Many who would fight to have the Ten Commandments hung on every judicial
wall in the country forget about one important command. "Thou shalt not
kill." That's a pretty straightforward command from that higher power. I
don't go to church, but I follow the words of Christ as best as I can; and
they do not lead me to an execution chamber.
That is a path only man dares to tread. If the majority wants capital
punishment, then so be it, but I think I'll stand with the greatest
bleeding heart of all time, Jesus Christ.
Joe Hartman, Townsend
(source: Letter to the Editor, The (Del.) News Journal)
We can't kill our way to justice
For a nation that in the most recent election proved that if you called it
"family values" you could make boys kissing more important than
21st-century imperialism and job outsourcing, this nation shows a
remarkable lack of exactly those values.
A few days ago, we watched as a man was executed for a crime he was
convicted of committing more than two decades ago ["Debate continues over
death, life of reformed gang leader," Dec. 14].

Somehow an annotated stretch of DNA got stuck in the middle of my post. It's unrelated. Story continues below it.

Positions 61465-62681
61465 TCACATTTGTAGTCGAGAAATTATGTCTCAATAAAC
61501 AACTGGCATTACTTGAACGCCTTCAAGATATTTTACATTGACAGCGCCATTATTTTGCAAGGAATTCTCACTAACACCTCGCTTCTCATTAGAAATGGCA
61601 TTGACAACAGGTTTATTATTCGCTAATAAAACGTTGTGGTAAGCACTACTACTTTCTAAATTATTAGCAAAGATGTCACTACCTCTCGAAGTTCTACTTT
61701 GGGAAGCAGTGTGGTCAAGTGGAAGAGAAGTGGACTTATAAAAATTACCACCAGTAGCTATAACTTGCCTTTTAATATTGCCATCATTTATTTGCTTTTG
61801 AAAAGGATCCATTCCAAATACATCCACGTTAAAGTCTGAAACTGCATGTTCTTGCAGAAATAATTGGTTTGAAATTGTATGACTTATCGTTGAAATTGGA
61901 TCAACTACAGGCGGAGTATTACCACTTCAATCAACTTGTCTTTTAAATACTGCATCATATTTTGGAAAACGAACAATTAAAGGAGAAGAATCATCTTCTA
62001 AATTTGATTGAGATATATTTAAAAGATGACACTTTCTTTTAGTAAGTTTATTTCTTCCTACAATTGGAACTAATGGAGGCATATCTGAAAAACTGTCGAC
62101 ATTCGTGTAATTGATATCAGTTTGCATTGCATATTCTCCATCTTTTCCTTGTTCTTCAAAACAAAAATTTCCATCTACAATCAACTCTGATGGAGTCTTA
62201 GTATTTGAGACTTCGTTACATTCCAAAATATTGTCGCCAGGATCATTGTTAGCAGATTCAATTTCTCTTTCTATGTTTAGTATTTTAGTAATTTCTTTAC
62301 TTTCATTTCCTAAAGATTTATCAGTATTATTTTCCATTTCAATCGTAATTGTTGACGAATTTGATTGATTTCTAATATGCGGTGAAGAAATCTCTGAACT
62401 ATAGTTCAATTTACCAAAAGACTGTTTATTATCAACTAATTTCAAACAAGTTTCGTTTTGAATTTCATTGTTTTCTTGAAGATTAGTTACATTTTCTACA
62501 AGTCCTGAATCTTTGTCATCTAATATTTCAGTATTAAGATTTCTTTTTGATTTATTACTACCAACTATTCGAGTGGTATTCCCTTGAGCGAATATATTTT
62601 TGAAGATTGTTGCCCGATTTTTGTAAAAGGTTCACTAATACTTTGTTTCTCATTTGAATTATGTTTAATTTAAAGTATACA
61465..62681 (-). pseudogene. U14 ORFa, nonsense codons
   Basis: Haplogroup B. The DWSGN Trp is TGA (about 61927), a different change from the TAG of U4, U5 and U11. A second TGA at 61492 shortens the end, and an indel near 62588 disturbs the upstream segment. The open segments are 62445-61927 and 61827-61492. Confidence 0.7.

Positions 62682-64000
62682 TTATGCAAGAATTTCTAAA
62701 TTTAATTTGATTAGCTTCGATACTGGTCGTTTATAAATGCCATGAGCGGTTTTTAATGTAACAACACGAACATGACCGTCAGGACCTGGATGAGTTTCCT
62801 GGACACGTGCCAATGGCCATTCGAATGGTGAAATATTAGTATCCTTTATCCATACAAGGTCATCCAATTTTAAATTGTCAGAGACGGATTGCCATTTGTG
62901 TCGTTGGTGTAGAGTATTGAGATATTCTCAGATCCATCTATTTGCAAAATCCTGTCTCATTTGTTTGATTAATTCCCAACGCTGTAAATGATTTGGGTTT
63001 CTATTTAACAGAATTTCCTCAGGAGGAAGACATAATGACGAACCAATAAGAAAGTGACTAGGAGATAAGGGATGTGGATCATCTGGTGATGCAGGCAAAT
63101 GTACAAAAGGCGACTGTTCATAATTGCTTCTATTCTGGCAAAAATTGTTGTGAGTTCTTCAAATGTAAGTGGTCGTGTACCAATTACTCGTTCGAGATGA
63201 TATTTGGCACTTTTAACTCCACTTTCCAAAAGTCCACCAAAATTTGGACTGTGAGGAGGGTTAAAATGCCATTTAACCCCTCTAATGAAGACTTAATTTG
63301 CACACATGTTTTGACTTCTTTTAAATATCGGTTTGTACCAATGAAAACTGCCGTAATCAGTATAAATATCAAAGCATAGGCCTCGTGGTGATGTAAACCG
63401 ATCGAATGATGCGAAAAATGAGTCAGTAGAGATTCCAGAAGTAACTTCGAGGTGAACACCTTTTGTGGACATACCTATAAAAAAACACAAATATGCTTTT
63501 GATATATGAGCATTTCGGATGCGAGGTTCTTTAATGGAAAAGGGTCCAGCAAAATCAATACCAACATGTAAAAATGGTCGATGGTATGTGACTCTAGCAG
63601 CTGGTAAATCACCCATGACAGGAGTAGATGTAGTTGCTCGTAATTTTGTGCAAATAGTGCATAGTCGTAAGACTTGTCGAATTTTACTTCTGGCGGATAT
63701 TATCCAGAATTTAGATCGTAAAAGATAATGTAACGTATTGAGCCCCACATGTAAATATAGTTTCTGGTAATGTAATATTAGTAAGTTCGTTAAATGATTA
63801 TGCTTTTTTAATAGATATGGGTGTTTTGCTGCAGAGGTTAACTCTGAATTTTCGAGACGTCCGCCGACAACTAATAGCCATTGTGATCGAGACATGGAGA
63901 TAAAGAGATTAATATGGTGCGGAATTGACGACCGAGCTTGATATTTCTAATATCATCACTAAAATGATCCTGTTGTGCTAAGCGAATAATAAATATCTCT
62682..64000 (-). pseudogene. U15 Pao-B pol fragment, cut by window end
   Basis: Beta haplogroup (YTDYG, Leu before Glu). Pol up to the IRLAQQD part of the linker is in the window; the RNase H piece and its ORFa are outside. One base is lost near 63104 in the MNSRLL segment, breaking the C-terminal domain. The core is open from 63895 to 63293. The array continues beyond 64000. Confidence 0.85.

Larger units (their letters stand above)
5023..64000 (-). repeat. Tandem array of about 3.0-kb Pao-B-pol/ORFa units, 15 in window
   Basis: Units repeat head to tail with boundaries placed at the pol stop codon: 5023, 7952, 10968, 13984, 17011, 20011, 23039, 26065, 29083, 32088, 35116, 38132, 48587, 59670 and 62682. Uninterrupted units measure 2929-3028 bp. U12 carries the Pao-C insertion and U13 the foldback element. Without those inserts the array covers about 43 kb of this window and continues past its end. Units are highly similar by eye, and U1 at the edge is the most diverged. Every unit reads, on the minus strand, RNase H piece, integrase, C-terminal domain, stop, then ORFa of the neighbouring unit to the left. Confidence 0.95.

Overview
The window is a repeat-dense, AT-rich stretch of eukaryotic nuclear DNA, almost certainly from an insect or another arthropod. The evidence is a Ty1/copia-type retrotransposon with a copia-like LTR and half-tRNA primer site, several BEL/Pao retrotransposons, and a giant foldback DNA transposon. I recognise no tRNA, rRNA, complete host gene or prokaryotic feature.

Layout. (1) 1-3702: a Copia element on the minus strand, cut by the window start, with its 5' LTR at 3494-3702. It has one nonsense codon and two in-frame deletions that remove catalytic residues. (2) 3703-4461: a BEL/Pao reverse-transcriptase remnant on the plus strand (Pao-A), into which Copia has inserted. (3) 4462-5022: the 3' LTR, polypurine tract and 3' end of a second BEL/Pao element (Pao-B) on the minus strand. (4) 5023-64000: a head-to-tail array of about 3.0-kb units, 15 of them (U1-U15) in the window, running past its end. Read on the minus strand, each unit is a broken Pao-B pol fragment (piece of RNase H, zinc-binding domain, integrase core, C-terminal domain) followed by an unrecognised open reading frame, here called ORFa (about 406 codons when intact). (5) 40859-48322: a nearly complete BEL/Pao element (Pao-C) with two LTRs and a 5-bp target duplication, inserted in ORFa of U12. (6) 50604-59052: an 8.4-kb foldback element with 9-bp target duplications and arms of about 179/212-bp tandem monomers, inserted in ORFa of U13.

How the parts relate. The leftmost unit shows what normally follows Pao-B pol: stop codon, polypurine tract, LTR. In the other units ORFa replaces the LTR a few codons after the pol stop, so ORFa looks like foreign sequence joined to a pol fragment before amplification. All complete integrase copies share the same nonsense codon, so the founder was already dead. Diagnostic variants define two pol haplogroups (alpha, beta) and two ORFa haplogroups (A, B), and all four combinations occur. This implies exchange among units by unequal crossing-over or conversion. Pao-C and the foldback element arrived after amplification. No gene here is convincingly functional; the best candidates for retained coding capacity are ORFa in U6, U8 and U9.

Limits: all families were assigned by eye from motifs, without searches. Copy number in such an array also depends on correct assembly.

Stanley Williams was killed by lethal injection in California on Dec. 13.
He has become famous for his change of heart from gang leader to anti-gang
So once more, this nation, which recently eclipsed its 1000th execution
and which holds more people in prison and on death row than any other
nation on Earth, has proved that it cannot escape barbarism.
Once more, the country has proved incapable of discerning a difference
between justice and vengeance.
Apparently, we Americans have decided that the best way to prevent
violence is to violently murder, and anyone who has watched an execution
by either electric chair or lethal injection knows it is violent.
Americans have forgotten the biblical resources brought up during the
Terri Schiavo case saying "Thou shalt not kill," and decided to state
loudly that murder is fine as long as you have a state politician's
(source: Letter to the Editor, The (Va.) Free Lance-Star)
Needles or gas, bullets or gallows: Executions wrong
It's nearly Christmas and I'm not getting much mail. Let's see if we can
stir up a little.
Let's begin by pointing out that two more men were executed this week in
the United States, bringing to a little more than 1,000 the number of
people put to death since the U.S. Supreme Court reinstated the death
penalty in 1976.
Stan Tookie Williams, 51, took the syringe early Tuesday in California for
four murders 26 years ago, and the next day, John B. Nixon Sr., 77, met a
similar end in Mississippi for a 20-year-old killing. Both men went to
their deaths insisting on their innocence.
Williams' case earned wide attention because of claims the gang founder
had been rehabilitated during his prison years and had worked extensively
to prevent young people from joining gangs.
A scan of the statistics shows that 22 of those executed in 32 states were